Saturday, April 21, 2012

Ruminations on the emerging situation in South Asia.

I am wondering if we are giving the Afghan military forces enough credit.  A few days ago, April 15, it was the Afghan military alone who fought off the attack in Kabul.  There was criticism of their response but it was in fact a totally Afghan response and they did pretty well, given that the attack was a total surprise and broadly executed.

Now we hear that the Afghans have intercepted a shipping of 10 metric tons of explosives into Afghanistan from Pakistan and apprehended five men who had been preparing to use the explosives inside Kabul.  At least in this case someone seems to have done a good job.

The reality for everyone in the region is that the Americans are dialing down their presence in Afghanistan.  Whether that means actually withdrawing all support from the country is in fact doubtful, but there is no doubt that, at least in appearance, the American involvement in the war is supposed to soon be over.  What that means for the various players in the region is that they have to face up to what that emerging situation will mean to them, and for the Afghan military it means they will have to step up or be overwhelmed.  In that sense they have no choice but to step up.  In fact, most Afghans, we know, have little interest in bringing the Taliban back.  So the reality as it unfolds may force all sides to come to terms with what they have to do.  It appears that the ISI in Pakistan has made no effort to dial back their involvement with the Taliban:  three of the five men who were caught were "Pakistani Taliban".  So, if the Afghans want to keep from being overwhelmed by ISI-supported Taliban they -- not only the military but the country in general who have to support them -- will have to make up their minds to counter that threat.  Afghans of all sorts, even those who like the Taliban, have no use for the Pakistanis.

For the Afghans who have no desire to see the Taliban come back or the Pakistani ISI run the country -- I assume that means almost no one inside Kabul, few north of the Hindu Kush, and only a small number in the south -- they will have to fight or flee.  That a local force fought off the Taliban successfully on the 15th, and in the instance reported today have stepped up to the task inside Kabul, is a good sign.  After all, the Afghans know their own -- the language, the nuances of sentiment, the devices of intrigue (an old game in the country) -- and if they actually make up their minds they will not put up with Pakistani domination.  For many Afghans, especially the ones in charge now (the army is mostly Tajik and Hazara), the Taliban are as much invaders as the Pakistanis, and if the Pakistanis are deemed the real force behind the Taliban the people will resent their presence and make it hard for them to govern; only by the exercise of cruel violence will they be able to govern.  In the long run a despised government will have trouble holding on without earned the opprobrium of their own people as well as the rest of the world.   Will this process be elegant?  No, but it is a familiar process in Central Asian history.  We will all grieve to see the Afghanistan people suffer this process, those of us to have come to love them and admire them, but it looks like it will take place no matter what.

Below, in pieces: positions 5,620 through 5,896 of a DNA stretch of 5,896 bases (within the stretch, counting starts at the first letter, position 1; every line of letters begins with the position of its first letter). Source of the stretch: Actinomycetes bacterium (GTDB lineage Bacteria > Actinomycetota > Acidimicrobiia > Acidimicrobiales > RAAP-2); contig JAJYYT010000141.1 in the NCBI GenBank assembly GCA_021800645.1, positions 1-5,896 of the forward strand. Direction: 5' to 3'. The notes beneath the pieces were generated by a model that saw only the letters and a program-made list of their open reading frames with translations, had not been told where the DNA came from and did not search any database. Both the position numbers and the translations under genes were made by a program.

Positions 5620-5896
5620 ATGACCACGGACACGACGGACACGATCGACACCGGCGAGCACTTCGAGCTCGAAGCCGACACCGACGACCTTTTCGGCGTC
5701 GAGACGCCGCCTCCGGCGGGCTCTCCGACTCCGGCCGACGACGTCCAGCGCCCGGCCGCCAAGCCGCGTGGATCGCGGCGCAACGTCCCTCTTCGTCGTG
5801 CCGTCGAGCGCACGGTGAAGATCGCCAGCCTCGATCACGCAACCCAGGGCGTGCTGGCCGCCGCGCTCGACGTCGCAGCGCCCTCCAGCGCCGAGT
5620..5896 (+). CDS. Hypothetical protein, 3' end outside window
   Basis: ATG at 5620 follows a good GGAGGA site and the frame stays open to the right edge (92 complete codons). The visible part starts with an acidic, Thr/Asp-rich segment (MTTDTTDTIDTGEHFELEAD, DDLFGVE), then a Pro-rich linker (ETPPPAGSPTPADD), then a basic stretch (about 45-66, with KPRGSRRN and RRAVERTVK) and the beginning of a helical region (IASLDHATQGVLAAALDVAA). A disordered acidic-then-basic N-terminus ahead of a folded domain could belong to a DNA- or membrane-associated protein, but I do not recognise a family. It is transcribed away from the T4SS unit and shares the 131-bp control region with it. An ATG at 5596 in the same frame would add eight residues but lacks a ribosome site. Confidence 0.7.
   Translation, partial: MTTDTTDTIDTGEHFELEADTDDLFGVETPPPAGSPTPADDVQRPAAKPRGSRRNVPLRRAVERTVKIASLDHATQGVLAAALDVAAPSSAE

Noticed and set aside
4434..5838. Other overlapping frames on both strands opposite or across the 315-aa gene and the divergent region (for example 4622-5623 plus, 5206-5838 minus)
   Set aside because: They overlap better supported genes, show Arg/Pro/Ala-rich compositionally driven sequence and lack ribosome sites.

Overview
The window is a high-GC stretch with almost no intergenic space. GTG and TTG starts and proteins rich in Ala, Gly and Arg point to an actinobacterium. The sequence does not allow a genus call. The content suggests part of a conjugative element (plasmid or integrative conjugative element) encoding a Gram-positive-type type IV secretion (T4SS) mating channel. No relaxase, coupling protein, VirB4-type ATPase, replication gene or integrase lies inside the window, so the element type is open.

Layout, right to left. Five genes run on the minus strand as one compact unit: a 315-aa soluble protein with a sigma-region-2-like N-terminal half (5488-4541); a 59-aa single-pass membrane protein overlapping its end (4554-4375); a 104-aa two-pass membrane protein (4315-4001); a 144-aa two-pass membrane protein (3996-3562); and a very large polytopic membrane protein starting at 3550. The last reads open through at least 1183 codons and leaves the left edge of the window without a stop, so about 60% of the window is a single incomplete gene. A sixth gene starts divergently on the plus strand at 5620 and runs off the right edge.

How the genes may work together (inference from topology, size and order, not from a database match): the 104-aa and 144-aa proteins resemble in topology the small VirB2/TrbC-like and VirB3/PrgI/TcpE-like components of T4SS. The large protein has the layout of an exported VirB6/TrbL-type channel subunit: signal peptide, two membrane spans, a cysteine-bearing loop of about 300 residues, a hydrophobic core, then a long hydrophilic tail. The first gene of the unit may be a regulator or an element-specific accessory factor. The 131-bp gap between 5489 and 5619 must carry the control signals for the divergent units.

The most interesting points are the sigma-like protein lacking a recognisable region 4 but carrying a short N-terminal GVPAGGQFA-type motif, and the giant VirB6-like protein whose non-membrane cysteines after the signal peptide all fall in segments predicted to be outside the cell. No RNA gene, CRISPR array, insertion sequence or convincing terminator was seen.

Despite all our presumptions about the ineptness of the Afghans to manage their affairs without us, they have done it for centuries.  It won't be pretty but it is fair that the respective forces in the region will come to an accommodation.  

If we are out of the picture will it be worse?  Probably for a while, yes.  But it is hard to see how, despite all attempts, the Pakistanis will be able to control Afghanistan any more than the Soviets or Americans could.  Indeed, the Pakistanis, who desperately need an accommodation with Afghanistan should know better than to try to control the country.  They should be eager to settle with an accommodation with a Kabul regime that as always will distrust them but be willing to work with them.  Nothing more.

So maybe the future for Afghanistan without American support could be -- well, tolerable -- after all.  This is not to say that there will be no civil war:  That may be inevitable.  The critical element will be the resolve of the Afghan military to deal with the Taliban and the Pakistanis, both of whom they know well.

The great tragedy could be the women of the country.  What will happen to them?  That will depend on the way the Afghans shape  their legal structure.  So far, it seems to have remained little changed despite the other changes in the society.  That system they, and they only, will have to change.  Lets hope and pray for something better.

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